Deaths – both accidental and intentional – have resulted from overdose of colchicine. Typical side effects of moderate doses may include gastrointestinal upset, diarrhea, and neutropenia. High doses can also damage bone marrow, lead to anemia, and cause hair loss. All of these side effects can result from inhibition of mitosis, which may include neuromuscular toxicity and rhabdomyolysis.
According to one review, colchicine poisoning by overdose (range of acute doses of 7 to 26 mg) begins with a gastrointestinal phase occurring 10–24 hours after ingestion, followed by multiple organ dysfunction occurring 24 hours to 7 days after ingestion, after which the affected person either declines into multi-organ failure or recovers over several weeks.
Colchicine can be toxic when ingested, inhaled, or absorbed in the eyes. Colchicine can cause a temporary clouding of the cornea and be absorbed into the body, causing systemic toxicity. Symptoms of colchicine overdose start 2 to 24 hours after the toxic dose has been ingested and include burning in the mouth and throat, fever, vomiting, diarrhea, and abdominal pain. This can cause hypovolemic shock due to extreme vascular damage and fluid loss through the gastrointestinal tract, which can be fatal.
If the affected person survives the gastrointestinal phase of toxicity, they may experience multiple organ failure and critical illness. This includes kidney damage, which causes low urine output and bloody urine; low white blood cell counts that can last for several days; anemia; muscular weakness; liver failure; hepatomegaly; bone marrow suppression; thrombocytopenia; and ascending paralysis leading to potentially fatal respiratory failure. Neurologic symptoms are also evident, including seizures, confusion, and delirium; children may experience hallucinations. Recovery may begin within six to eight days and begins with rebound leukocytosis and alopecia as organ functions return to normal.
Long-term exposure to colchicine can lead to toxicity, particularly of the bone marrow, kidney, and nerves. Effects of long-term colchicine toxicity include agranulocytosis, thrombocytopenia, low white blood cell counts, aplastic anemia, alopecia, rash, purpura, vesicular dermatitis, kidney damage, anuria, peripheral neuropathy, and myopathy.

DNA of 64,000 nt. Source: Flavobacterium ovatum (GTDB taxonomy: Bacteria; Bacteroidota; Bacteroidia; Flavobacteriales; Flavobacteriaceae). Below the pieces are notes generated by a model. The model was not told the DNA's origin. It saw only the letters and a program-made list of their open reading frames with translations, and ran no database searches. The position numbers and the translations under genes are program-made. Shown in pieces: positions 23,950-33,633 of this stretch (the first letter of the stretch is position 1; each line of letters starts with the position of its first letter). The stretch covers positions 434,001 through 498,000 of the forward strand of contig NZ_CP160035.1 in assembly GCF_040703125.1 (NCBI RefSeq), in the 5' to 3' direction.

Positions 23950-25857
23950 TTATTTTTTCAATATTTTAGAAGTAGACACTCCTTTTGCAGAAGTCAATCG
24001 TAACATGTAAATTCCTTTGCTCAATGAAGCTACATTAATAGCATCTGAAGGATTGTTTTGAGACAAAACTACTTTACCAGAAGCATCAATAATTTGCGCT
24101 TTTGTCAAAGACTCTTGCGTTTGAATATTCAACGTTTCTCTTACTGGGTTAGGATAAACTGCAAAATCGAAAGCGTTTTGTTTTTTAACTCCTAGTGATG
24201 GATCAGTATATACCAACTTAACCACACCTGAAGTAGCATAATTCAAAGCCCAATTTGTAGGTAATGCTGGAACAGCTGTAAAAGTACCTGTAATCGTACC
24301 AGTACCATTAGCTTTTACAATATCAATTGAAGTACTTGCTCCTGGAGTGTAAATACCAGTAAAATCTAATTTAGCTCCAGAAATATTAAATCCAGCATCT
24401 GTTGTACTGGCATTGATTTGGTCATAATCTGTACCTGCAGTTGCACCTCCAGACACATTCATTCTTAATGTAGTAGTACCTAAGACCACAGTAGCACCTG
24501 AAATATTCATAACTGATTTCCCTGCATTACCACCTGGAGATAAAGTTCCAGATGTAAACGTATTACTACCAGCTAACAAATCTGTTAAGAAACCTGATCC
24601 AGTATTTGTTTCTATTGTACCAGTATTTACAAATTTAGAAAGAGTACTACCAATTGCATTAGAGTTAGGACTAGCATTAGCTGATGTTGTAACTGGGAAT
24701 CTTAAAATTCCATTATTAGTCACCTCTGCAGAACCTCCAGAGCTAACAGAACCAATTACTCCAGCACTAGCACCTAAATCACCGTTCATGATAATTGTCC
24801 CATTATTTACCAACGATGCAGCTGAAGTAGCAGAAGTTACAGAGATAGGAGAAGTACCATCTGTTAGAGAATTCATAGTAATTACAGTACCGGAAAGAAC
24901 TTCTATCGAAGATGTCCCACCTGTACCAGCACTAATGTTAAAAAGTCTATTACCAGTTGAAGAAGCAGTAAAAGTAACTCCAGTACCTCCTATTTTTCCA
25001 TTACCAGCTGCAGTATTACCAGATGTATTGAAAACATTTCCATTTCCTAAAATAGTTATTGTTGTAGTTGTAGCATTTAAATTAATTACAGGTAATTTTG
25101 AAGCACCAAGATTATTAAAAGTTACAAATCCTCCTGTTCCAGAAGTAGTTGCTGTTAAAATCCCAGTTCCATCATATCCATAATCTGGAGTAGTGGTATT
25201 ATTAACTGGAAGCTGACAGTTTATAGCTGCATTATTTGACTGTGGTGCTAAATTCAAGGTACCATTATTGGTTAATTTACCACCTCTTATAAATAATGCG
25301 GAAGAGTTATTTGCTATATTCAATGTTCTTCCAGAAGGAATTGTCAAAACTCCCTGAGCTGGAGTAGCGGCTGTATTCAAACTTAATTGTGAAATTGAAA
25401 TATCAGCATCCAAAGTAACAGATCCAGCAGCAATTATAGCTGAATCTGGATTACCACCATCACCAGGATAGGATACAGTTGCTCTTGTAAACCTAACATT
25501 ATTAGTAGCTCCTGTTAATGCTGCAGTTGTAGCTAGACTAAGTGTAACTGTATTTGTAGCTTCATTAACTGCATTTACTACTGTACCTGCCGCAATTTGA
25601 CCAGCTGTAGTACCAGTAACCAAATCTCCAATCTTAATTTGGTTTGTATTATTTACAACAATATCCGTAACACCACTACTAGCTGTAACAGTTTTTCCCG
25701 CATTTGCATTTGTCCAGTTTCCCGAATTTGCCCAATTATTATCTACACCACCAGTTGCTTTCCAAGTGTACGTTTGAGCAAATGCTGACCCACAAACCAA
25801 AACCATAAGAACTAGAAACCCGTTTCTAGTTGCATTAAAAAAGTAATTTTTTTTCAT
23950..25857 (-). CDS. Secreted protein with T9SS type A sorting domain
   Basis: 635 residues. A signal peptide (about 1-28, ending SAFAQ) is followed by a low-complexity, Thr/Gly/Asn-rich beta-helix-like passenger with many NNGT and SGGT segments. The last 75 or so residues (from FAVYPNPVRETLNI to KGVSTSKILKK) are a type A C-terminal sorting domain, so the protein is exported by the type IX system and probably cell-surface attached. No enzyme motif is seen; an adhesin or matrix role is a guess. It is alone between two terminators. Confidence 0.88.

No specific antidote for colchicine is known, but supportive care is used in cases of overdose. In the immediate period after an overdose, monitoring for gastrointestinal symptoms, cardiac dysrhythmias, and respiratory depression is appropriate, and may require gastrointestinal decontamination with activated charcoal or gastric lavage.
Mechanism of toxicity
With overdoses, colchicine becomes toxic as an extension of its cellular mechanism of action via binding to tubulin. Cells so affected undergo impaired protein assembly with reduced endocytosis, exocytosis, cellular motility, and interrupted function of heart cells, culminating in multi-organ failure.
In the United States, there are several hundred recorded cases of colchicine toxicity annually; approximately 10% of which end with serious morbidity or mortality. Many of these cases are intentional overdoses, but others were accidental; for example, if the drug was not dosed appropriately for kidney function. Most cases of colchicine toxicity occur in adults. Many of these adverse events resulted from the use of intravenous colchicine.
Colchicine interacts with the P-glycoprotein transporter, and the CYP3A4 enzyme involved in drug and toxin metabolism. Fatal drug interactions have occurred when colchicine was taken with other drugs that inhibit P-glycoprotein and CYP3A4, such as erythromycin or clarithromycin.